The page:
Permanent improvement in deficient sensory inhibition in DBA/2 mice with increased perinatal choline

ArticleinPsychopharmacology 198(3):413-20 · July 2008with24 Reads
Impact Factor: 3.88 · DOI: 10.1007/s00213-008-1170-3 · Source: PubMed


    Schizophrenia patients and certain inbred mouse strains (i.e., DBA/2) show deficient sensory inhibition which has been linked to reduced numbers of hippocampal alpha7 nicotinic receptors and to underlying polymorphisms in the promoter region for the alpha7 gene. Increasing maternal dietary choline, a selective alpha7 agonist, during gestation has been shown to produce long-term changes in adult offspring behavior (i.e., improved learning and memory in rats).
    The objective of this study is to improve sensory inhibition in DBA/2 mice through maternal choline supplementation.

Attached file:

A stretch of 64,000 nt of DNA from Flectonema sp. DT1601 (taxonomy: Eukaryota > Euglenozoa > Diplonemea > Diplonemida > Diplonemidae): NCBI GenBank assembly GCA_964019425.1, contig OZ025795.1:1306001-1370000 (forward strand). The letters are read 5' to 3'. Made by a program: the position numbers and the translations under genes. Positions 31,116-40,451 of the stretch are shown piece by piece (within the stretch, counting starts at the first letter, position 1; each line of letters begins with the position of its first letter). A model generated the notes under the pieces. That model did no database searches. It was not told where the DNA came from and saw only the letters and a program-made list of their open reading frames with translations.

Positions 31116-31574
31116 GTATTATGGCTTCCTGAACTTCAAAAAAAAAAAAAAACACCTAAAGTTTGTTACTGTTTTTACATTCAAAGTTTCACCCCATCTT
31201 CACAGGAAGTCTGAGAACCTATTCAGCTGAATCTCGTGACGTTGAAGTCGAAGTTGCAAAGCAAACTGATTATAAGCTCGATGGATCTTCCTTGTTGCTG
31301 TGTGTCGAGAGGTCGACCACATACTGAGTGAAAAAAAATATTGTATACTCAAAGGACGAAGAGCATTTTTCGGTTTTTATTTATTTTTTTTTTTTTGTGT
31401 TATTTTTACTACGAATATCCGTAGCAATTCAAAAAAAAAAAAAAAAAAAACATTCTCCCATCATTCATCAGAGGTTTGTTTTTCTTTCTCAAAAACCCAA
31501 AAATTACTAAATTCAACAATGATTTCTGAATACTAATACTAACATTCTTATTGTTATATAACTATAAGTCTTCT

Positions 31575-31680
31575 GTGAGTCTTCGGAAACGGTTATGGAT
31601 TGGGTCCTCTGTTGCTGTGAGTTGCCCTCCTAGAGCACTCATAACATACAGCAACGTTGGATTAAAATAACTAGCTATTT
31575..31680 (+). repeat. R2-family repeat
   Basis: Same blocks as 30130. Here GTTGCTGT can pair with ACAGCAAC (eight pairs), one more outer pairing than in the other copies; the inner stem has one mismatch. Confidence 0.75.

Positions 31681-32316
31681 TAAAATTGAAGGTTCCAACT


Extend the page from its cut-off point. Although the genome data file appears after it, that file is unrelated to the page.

DBA/2 dams were placed on normal (1.1 g/kg) or supplemented (5 g/kg) choline diet throughout gestation and lactation. Offspring were placed on normal diet at weaning and were assessed for sensory inhibition parameters at adulthood. Evoked EEG responses to identical paired auditory stimuli were compared. At the end of the study, the brains were collected for autoradiographic assessment of hippocampal levels of alpha-bungarotoxin binding to visualize alpha7 nicotinic receptors.
    Offspring mice which were choline supplemented during gestation showed significantly improved sensory inhibition compared to mice gestated on the normal choline diet. The improvement was produced by a significant reduction in the response to the second stimulus, demonstrating improved inhibition to that stimulus. There was a concurrent increase in alpha7 receptor numbers in both the CA1 and dentate gyrus regions of the hippocampus suggesting that this increase may be responsible for the improved inhibition.
    These data show that gestational choline supplementation produces permanent improvement in a deficit associated with schizophrenia and may have implications for human prenatal nutrition.